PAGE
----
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The reason I disagree with Al Mohler’s recent strong statement that clearly ties belief in the gospel to young earth creationism and denial of the gospel for those who believe in theistic evolution is not because I’m a scientist and know better but because evangelicalism has been bigger than that view for a long, long time.
. One of the misconceptions is that all evangelicals are anti-evolutionists.
Beginning with a thoughtful, nuanced comparison of evolutionism and Galileo’s denunciation by the Catholic Church. He sees three parallels: Galileo, so it was thought, decentralized humans in the plan and world of God; Galileo, so it was argued, denied the plain literal reading of the Bible; and Galileo was a minor voice in the larger scope of things. Yes, there are differences, but the similarities are not a little uncanny. (Agree?)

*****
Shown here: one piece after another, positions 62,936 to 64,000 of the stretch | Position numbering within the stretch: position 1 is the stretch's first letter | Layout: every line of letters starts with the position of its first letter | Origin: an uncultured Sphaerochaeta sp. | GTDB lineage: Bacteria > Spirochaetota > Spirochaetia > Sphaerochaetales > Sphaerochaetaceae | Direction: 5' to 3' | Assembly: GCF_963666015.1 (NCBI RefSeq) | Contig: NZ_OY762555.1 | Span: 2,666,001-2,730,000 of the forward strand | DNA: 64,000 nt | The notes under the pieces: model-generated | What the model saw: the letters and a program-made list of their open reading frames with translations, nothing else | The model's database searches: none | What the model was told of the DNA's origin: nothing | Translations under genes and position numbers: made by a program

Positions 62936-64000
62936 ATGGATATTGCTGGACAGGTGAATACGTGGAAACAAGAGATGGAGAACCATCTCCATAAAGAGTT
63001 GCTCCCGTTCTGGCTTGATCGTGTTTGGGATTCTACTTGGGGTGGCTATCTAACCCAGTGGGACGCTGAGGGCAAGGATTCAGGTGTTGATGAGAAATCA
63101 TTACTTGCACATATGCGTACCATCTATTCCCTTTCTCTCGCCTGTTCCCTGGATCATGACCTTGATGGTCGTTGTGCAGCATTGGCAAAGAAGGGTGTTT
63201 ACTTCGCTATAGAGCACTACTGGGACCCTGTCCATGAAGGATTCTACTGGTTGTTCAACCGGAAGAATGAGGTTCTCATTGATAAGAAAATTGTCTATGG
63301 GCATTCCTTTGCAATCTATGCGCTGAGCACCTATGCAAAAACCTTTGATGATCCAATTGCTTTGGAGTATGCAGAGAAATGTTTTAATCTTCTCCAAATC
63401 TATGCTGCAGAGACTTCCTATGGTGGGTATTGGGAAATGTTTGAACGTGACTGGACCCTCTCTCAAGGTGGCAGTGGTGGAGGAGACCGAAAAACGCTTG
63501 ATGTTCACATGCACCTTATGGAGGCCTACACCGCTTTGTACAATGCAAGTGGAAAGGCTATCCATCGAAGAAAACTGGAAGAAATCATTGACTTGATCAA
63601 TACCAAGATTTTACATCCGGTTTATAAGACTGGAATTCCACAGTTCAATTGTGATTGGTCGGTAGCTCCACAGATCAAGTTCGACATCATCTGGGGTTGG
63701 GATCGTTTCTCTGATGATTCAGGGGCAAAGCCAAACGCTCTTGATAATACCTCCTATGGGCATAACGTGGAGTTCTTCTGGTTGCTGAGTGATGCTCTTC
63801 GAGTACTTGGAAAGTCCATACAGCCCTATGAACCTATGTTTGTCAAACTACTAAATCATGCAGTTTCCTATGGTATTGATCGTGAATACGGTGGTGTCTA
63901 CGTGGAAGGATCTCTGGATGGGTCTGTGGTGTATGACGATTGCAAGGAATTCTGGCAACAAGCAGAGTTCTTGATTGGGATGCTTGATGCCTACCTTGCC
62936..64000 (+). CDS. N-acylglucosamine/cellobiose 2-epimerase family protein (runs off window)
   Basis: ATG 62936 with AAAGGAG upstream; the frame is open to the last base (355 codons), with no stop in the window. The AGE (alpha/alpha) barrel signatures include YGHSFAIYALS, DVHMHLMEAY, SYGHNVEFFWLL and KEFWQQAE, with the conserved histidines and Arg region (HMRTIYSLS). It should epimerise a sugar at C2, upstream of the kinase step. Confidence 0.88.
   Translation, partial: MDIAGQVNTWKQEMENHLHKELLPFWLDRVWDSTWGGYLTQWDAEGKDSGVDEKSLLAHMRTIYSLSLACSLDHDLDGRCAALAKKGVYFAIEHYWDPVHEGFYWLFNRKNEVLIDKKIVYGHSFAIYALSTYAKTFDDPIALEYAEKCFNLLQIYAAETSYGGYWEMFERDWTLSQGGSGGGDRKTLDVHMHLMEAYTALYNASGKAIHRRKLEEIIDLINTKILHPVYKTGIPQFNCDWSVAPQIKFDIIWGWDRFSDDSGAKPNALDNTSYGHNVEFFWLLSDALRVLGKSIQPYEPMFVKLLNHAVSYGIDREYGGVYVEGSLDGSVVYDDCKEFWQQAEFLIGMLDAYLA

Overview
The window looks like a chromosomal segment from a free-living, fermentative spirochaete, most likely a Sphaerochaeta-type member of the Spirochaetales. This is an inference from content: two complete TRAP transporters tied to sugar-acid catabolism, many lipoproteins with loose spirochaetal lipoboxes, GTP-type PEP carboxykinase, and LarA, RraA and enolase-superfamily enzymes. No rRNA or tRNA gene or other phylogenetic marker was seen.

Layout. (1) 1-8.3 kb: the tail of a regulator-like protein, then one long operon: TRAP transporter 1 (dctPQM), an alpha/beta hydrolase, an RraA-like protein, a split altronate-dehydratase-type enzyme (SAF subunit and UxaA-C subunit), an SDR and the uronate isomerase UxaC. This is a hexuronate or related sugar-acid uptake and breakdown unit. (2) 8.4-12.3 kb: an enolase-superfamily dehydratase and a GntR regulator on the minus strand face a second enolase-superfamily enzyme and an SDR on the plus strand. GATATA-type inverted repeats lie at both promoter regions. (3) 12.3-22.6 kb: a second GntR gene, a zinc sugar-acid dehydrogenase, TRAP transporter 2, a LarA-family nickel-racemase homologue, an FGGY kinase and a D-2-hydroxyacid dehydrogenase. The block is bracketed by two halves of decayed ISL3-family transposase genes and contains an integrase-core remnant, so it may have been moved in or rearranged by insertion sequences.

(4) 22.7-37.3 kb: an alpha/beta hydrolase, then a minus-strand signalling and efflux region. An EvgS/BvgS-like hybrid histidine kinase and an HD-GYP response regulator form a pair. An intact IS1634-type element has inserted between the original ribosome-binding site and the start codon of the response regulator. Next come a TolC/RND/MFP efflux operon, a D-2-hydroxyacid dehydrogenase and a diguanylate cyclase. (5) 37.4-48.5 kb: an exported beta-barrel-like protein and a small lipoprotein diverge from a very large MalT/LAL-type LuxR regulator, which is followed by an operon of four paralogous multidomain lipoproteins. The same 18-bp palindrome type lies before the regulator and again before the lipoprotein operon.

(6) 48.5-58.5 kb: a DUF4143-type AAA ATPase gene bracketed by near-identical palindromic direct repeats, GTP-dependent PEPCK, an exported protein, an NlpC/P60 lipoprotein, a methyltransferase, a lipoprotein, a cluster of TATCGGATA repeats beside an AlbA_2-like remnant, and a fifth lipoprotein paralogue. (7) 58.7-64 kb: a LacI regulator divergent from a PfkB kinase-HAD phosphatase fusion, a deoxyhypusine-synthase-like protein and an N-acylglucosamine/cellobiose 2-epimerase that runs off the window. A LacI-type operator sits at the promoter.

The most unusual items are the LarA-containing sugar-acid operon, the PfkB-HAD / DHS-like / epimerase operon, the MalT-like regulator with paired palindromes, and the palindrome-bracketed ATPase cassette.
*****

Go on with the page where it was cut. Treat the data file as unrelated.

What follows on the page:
Evangelicals, and this is the major point of this chp, have
a variety of views when it comes to these issues but they don’t give in on the
dignity of humans, the image of God in humans, and the special creation – at some
level – of humans.
But they do differ on how to read Genesis 1–2, and John Walton’s recent book is an excellent example of some recent evangelical
They then propose a few paradigms:
Conflict: when science conflicts, chuck science; when the
Bible conflicts, chuck the Bible.
NOMA: non-overlapping magisterial paradigm. Science and
religion/Bible deal with two different dimensions of life.
Interactive: we must bring Bible and science into
They know science can only do so much; it can’t talk purpose
and meaning. It can describe what it sees and can test.